“I think that when the reforms involve profound changes to the structure of the state it is convenient to have the support of the people,” Norguera said. “[The referendum] will clear the table for the next government so that the new President doesn’t have to come to the National Assembly to ask if the reforms are in effect or not, prompting a new crisis or a new political dialogue.”

The rest of the PLC formed a party huddle following Bolaños address and then announced they would present their own referendum bill. At press time, it was not clear how or if the PLC’s proposed referendum would be different, or when it would be presented.

Civil society movement Por Nicaragua also supports the idea of a constitutional referendum; it has been calling for one for almost a year.

The biggest obstacle right now is the Sandinista Front, which claims the referendum would violate the accord they struck with Bolaños last year.

Sandinista congresswoman Alba Palacios said the choice in the upcoming election is clear enough, and that there’s no reason to hold an additional referendum.

“We Sandinistas are proposing a radical change; a form of democracy that lets the people decide,” Palacios said. “The presidential elections will be the real referendum.”

The two traditional parties also criticized the rest of Bolaños’ state address as being void of substance and focusing on the future rather than real achievements by his government.

Still, the embattled President did lay out a number of social and economic advances that he claims for his administration, which he dubbed “The New Era.”

“We wish things could have been different, but they weren’t,” Bolaños said. “Yet despite the crises and stumbling blocks that we have faced during these four rough years, Nicaragua advances; we are climbing the ladder that will lead us to development and prosperity.”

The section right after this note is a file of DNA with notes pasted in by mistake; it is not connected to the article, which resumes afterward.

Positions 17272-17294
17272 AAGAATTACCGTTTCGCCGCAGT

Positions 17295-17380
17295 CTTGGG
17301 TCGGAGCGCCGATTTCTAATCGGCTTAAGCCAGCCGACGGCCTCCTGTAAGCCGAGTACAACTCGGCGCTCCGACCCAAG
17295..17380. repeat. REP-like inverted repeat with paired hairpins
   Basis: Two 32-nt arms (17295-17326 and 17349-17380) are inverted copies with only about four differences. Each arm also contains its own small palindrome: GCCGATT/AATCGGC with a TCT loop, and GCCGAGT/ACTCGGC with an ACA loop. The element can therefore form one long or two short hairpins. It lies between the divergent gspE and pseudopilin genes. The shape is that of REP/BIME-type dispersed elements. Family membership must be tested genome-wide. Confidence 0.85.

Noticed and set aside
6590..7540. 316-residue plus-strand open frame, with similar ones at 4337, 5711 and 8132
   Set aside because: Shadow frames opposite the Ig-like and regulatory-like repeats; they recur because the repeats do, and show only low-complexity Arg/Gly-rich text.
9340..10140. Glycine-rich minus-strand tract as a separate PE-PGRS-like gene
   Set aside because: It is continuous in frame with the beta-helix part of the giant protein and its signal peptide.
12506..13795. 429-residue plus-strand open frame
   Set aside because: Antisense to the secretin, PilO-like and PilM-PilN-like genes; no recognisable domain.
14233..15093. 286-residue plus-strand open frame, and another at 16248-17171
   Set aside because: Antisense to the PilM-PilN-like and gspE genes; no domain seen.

State of the Nation at a Glance


The following are some of the key advances claimed by the four-year administration of President Bolaños. Note: growth statistics from the time Bolaños took office in 2002. Source: Jan. 18, 2006 State of the Nation Address:


*Internal Reserves increased by 90%, from $383 million to $730 million *Tax collection increased 88%, allowing the annual budget to increase to $1.4 billion *Exports – including free trade zones – have increased 83%, from $600 million to $1 billion.

*Bank deposits up 44%, while interest rates have fallen from 17% to 9%

*39 new free trade zones, creating 38,000 new jobs.

*The Central American Free-Trade Agreement was approved.

Social Programs:

*3,845,000 people vaccinated against Rubella.

*New health centers have attended to 350,000 patients per year

*17,855 students trained in technical careers, and 80,000 in the business sector

*16,500 low-income people trained in basic computer skills at 120 “technology kiosks” across the country

*535 classrooms repaired, and 105 new classrooms built


*789 kilometers of road built or repaired

*270-km road built to newly expanded Atlantic Port at El Rama

*Millennium Challenge Account will bring in $92.3 million for new highways in León and Chinandega

*1,300 homes in Bluefields to be connected to drinking water this year